Weird Foods I Have Eaten and Will Eat

One of the weirdest dishes I ever tried was a salad of blue potatoes, baby octopi, and a third, normal thing I understandably don’t recall. This was at some bullshit trendy faux-Mexican restaurant somewhere in the ’90s, somewhere in Manhattan, where I always had to go for business trips.

A plate of baby octopi with unidentifiable greens
Baby octopi. Photo from

Blue potatoes, for the record, taste like regular potatoes. Baby octopi taste like fried calamari if they didn’t fry it. I feel bad for them now. They were only babies!

Maybe because of Hannah’s recent posts on edible weeds, I’ve been thinking again about weird foods I’ve eaten, and about how many things I’ve never tried.

Although I’m not from the South, I’ve had fried green tomatoes. My dad made them with tomatoes from our garden before a hard freeze. His were thinner slices in a light batter, like green tomato tempura. I tried deer sausage as a kid, in my uncle’s finished basement at a family New Year’s Eve party. It tasted great, not too different from summer sausage, but I had to stop eating after someone joked about Bambi.

Once in New Orleans I ate almost a whole bucket full of crawfish. On that short trip I was wandering around the French Quarter without any particular place to stay, which I don’t recommend. The docks and the alleys behind the restaurants smelled like rotting crawfish, and so did I by the time I got back on the train to go home.

At a B&B in Cork, my husband and I both loved black pudding, or at least, he loved it until I told him what it was.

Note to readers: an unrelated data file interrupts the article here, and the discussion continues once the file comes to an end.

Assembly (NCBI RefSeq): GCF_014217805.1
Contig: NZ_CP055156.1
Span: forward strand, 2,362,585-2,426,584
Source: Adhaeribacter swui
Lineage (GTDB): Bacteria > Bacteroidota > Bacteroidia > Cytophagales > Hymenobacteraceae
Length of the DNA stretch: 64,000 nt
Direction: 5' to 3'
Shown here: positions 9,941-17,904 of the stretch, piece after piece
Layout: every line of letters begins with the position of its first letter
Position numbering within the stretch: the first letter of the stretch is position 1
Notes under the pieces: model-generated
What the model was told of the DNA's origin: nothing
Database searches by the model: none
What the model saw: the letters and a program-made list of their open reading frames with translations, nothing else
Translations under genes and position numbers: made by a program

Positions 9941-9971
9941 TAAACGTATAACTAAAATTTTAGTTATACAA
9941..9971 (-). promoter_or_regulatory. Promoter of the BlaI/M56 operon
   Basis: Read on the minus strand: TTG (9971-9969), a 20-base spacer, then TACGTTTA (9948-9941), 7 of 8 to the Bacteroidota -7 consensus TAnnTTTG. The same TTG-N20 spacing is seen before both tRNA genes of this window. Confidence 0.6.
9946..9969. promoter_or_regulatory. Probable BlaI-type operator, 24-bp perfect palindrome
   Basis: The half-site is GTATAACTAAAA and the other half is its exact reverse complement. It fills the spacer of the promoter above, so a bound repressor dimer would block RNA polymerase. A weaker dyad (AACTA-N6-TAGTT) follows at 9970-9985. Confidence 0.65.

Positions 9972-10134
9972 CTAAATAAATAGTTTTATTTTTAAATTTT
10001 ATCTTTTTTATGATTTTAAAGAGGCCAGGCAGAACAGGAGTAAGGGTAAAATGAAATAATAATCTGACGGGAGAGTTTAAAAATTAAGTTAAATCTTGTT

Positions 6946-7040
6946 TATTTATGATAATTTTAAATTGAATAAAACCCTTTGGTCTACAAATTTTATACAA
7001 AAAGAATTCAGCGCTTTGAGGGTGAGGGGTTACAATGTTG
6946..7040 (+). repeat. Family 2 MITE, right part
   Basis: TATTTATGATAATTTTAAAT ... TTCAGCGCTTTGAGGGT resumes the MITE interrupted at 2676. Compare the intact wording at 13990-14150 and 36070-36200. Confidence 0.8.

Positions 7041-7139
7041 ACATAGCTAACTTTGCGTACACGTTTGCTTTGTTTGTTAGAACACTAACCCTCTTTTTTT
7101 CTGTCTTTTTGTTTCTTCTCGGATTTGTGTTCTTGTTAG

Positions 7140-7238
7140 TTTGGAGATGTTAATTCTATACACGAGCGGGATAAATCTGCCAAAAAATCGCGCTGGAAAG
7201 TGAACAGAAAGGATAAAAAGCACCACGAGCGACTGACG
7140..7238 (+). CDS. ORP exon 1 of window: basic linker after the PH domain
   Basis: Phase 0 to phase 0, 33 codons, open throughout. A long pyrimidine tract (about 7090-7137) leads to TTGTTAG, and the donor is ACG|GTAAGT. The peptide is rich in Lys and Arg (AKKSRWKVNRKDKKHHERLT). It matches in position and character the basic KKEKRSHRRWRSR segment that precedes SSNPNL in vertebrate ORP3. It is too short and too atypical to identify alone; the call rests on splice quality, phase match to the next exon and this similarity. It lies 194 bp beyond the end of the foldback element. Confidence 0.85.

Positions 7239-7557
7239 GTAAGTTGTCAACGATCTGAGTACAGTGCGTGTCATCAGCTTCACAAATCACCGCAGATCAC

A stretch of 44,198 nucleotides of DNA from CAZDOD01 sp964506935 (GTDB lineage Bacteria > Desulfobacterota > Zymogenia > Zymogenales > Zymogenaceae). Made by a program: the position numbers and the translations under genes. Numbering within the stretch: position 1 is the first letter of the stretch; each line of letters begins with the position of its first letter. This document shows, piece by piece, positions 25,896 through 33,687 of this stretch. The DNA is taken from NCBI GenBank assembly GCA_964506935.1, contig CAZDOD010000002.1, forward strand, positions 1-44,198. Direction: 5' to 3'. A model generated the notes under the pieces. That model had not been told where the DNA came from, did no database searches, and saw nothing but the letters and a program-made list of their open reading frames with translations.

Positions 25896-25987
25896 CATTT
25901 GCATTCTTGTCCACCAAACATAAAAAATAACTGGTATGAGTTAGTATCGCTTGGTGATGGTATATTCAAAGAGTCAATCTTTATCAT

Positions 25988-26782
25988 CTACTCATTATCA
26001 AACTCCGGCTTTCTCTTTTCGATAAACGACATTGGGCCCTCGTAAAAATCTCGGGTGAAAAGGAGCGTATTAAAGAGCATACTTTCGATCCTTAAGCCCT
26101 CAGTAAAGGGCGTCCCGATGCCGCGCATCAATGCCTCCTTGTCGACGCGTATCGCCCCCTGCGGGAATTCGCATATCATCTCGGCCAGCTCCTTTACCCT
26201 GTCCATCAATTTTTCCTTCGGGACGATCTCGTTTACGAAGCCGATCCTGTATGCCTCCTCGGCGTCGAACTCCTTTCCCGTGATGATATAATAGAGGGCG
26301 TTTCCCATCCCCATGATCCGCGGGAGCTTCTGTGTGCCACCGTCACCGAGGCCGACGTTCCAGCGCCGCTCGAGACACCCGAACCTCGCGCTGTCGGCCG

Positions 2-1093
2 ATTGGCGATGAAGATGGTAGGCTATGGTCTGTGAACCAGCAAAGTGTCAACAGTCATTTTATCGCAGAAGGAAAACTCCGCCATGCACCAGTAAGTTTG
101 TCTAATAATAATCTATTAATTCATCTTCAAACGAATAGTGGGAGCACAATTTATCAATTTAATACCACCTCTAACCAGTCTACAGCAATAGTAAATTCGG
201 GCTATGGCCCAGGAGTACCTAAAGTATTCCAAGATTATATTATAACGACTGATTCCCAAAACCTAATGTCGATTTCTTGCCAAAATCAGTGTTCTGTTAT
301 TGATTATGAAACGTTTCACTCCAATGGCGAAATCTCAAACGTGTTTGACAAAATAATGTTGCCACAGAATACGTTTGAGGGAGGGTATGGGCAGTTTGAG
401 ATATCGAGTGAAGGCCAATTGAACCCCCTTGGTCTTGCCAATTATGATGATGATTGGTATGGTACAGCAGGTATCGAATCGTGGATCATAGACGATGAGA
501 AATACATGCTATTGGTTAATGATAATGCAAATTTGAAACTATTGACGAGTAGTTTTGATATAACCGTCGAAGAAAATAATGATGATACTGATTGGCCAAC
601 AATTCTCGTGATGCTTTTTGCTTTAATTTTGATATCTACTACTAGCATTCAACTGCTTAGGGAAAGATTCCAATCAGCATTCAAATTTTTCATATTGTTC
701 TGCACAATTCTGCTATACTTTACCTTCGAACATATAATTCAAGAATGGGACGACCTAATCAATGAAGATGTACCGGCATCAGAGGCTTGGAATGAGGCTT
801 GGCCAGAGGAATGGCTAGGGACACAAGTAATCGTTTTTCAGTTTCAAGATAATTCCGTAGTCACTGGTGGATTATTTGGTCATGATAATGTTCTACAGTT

Those foods may not be at all unusual to you, depending on where you live. I don’t think I’ve tried too many unusual things, and I’d like to branch out a little, but if you Google “weird food” you bring up lists of disgusting food. Disgusting to me, anyway. I would definitely try fried crickets or grasshoppers–I like anything crunchy–but tuna eyeballs? Or balut, a duck egg in which the duck fetus was half-grown? Not for me.

You really don't want to know. Trust me.
Balut. Photo from

Some things are just stupid, like live octopi whose suckers may attach to your throat when you try to swallow them. It would serve you right.

I started making a list of some of the foods I’d actually like to try. Here’s what I’ve got so far.

Marzipan. I’m going to like this, right? It’s so cute!

Marzipan candy shaped like various fruits.
Photo from Gingerbread House Heaven.

Turkish Delight. I only know it from the Narnia books.

Goat. I avoid factory-farm-raised meat, but I feel like there’s a better chance that a goat’s had an ok life. I’m not positive of that, though.

Frog’s Legs. I’m sure I’ll like these. They fry them, right? There are not many things I don’t like fried. Hell, I’d probably like tuna eyeballs if they were deep-fried.